Deficits

Tax Cuts

Posted on Thursday, January 27, 2011


Here's the question: Do tax cuts cause deficits? If not, then there's no reason to worry about the Congressional Budget Office's revised estimate that the deficit will reach $1.5 trillion this year, not $1 trillion, as they'd predicted in 2010. The bulk of the difference, as you can see in this table, is due to the tax deal, which shaved expected revenue by about $400 billion.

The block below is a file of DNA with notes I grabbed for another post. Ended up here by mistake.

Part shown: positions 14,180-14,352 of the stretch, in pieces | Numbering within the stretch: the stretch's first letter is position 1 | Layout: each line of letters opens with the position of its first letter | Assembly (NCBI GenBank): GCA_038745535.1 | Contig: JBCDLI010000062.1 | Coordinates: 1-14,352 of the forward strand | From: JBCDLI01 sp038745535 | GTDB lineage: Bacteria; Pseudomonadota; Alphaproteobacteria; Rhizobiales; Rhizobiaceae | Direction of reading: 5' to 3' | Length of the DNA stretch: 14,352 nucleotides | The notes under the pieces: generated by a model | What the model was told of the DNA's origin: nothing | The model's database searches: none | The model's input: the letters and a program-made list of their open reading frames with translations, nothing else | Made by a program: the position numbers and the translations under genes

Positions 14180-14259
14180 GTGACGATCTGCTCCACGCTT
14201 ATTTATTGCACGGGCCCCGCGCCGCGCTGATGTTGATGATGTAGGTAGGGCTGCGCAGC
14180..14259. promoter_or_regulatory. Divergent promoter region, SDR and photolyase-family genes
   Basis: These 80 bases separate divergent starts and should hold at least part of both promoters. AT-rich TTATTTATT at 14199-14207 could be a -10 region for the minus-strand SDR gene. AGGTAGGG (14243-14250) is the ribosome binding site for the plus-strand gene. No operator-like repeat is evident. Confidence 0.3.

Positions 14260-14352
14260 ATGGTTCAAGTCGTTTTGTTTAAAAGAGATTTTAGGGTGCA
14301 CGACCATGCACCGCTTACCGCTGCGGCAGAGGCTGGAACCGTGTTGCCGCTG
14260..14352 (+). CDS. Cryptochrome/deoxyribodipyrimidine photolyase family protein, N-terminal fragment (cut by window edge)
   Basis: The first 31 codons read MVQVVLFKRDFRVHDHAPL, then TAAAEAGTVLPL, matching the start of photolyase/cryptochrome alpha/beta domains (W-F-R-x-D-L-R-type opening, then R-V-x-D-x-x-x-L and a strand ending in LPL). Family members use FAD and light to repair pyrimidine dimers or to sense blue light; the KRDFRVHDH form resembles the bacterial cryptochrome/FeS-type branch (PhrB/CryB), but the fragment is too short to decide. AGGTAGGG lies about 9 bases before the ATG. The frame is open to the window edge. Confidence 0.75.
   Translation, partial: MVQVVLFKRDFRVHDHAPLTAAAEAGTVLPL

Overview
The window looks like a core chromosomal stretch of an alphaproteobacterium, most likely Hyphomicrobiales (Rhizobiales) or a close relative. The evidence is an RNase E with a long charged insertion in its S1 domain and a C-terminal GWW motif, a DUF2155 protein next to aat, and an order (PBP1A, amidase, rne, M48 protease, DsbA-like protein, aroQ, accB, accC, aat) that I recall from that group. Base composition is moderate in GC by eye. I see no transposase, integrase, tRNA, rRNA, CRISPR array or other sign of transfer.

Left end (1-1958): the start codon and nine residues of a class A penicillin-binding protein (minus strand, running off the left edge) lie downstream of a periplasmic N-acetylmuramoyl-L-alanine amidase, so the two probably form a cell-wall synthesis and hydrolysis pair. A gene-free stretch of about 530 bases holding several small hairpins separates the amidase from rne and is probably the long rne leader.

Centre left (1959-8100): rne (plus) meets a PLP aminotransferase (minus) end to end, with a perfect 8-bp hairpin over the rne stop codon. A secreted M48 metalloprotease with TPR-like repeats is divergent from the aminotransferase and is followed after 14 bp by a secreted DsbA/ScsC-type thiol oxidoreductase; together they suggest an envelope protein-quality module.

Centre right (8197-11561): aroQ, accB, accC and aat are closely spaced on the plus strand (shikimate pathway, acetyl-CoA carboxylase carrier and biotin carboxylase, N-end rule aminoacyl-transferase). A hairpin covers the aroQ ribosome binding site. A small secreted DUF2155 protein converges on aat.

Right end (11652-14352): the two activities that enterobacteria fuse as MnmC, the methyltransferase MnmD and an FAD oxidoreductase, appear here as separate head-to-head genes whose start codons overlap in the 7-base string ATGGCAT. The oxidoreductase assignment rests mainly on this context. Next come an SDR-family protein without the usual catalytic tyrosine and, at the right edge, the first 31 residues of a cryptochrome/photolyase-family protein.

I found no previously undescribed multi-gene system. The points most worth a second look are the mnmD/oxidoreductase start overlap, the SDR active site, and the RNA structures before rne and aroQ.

Republicans, however, are caught between a rock and a hard place: They don't like deficits, but they do like tax cuts. So they've emerged with a fairly creative answer: A balanced budget amendment that caps spending at 20 percent of GDP and requires a two-thirds vote for tax increases. It's hard to imagine looking at this revised CBO estimate -- or the last decade of fiscal policymaking more generally -- and concluding that one of our major problems is that it's been too easy to raise taxes. Quite the opposite, actually. But if the 21 Senate Republican behind this proposal have their way, the Congress will adopt the two-thirds budgeting rules that have worked so well in, yes, California. Now, don't get me wrong: I'm a native Golden Stater, and I love -- and miss -- the sun and the people and the tacos. But I don't miss the dysfunctional, supermajoritarian budget process, which has sent the state to the edge of total bankruptcy, and I don't know that Washington would be wise to adopt it. Can't we just steal the warm weather, instead? Ezra klein wonkbook wash Post


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